|Posted by firstname.lastname@example.org on September 20, 2014 at 1:20 PM|
by Keith Frates
I used to think of a champion as someone like Steve Prefontaine or Alberto Salazar: racers whose competitive spirits were so intense that like Prefontaine they'd try to run the mojo out of everyone else right from the gun no matter how excruciating the effort or, in Salazar's case, literally wreck his own long term health to win a race. That was before I met Kirk Apt 23 years ago. At the time, Kirk had run one 100 mile race, the Leadville 100. Kirk and I have been partners since 1992 and in that time I've learned that there is more than one way to be a champion.
This summer, Kirk reached two important milestones in his running career. He finished both his 20th Hardrock 100 and his 20th Leadville 100 trail races . The Hardrock 100, based in Silverton, CO. loops through the San Juans, rewarding runners with some of the most spectacular alpine vistas and difficult terrain in the world. There are almost 34,000 vertical feet of ascent and descent each in the event. On July 12, 2014, Kirk was the first person to finish the race 20 times. He was given special recognition and a standing ovation for this feat at the awards ceremony. For Apt it was his proudest moment, more important to him than his win at the race in 2000 when he set a course record.
Not only is Kirk a former Hardrock champion, he is the 1995 Leadville champion as well. Kirk is considered by many runners and volunteers to embody the spirit of ultrarunning and is widely admired in the sport. What is it that attracts such admiration? Is it his fierce competitiveness? Is it his killer instinct driving him to cross the finish line first, ruthlessly picking off other runners? Well, not exactly. As Kirk told Matt Hart in an interview for Outside magazine online this summer, "I'm really not very competitive by nature, so I had to convince myself to go for it because it was a once-in-a-lifetime chance." It is known to many that one of the first things he said after winning Hardrock in 2000 was, "The flowers were amazing!" As he was running the last mile of Leadville in '95, he found himself thinking," I can't believe I'm going to win this damn thing!" As he approached the finish line he high fived a "local bar guy" who ran out on the course waving a cigarette around, yelling "You're awesome, man! Let me buy you a drink!"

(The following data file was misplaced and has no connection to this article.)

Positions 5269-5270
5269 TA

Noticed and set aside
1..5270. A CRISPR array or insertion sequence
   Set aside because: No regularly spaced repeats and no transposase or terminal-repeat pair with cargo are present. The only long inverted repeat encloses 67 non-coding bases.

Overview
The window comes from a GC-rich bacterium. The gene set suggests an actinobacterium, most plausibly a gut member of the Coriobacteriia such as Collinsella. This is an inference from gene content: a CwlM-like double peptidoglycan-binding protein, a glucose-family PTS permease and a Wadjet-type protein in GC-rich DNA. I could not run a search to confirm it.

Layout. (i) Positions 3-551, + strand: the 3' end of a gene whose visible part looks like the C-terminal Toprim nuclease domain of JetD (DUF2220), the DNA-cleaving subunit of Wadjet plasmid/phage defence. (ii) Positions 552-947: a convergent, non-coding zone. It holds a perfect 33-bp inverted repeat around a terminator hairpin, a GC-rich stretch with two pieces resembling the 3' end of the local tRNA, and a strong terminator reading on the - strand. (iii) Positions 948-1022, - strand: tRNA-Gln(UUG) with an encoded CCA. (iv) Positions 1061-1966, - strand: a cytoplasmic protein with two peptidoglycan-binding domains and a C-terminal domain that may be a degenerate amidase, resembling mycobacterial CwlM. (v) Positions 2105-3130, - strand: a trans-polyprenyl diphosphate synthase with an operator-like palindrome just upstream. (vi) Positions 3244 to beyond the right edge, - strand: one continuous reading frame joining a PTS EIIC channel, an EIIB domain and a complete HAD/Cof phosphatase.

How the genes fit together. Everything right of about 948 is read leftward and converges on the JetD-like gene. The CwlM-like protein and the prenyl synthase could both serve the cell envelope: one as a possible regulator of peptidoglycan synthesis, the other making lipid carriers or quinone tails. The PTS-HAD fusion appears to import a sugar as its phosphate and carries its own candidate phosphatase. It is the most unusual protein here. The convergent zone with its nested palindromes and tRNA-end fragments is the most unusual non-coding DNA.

Now I'm one of those runners whose self esteem has depended entirely too much on the outcomes of my races. Over the years I have marveled at the grace and humility of Kirk Apt. I have never seen him envy or begrudge another runner. I have never seen him disappointed in a finish time. Two years after his win, I was crewing Kirk at mile 82 of Hardrock. Concerned that another runner, Randy Isler, might pass him, I warned Kirk, " You'd better get going. Randy is gaining on you." Kirk looked at me and said, "Good for Randy!" What?! Good for Randy? I have to admit that this stunned me a bit. I thought that, having won Hardrock, Kirk would feel a pressing need to win again, to prove himself, but Kirk's not in it for the glory. He's in it because he loves to run far in the mountains, in the flowers, in the thunderstorms. He loves to share his wonderment with the volunteers and his compatriots out on the trails; to encourage and be encouraged; to suffer and to rally. He loves the ultramarathon, and those wins were bonuses like icing on the cake, but they definitely were not the cake.
Kirk plans to keep running Hardrock for as long as possible and then to volunteer there. As for Leadville, he says that once he finished 17, he figured he might as well go for 20, but he is ready to try some different 100s now. Kirk has also run the Mountain Grand Slam, finishing the Bighorn, Hardrock, Leadville and Bear 100s in the span of four months. He has participated in many local events including the Rimrock Marathon, the Desert Rats double marathon and the Kokopelli Classic. He is a regular at the Thursday night fun runs.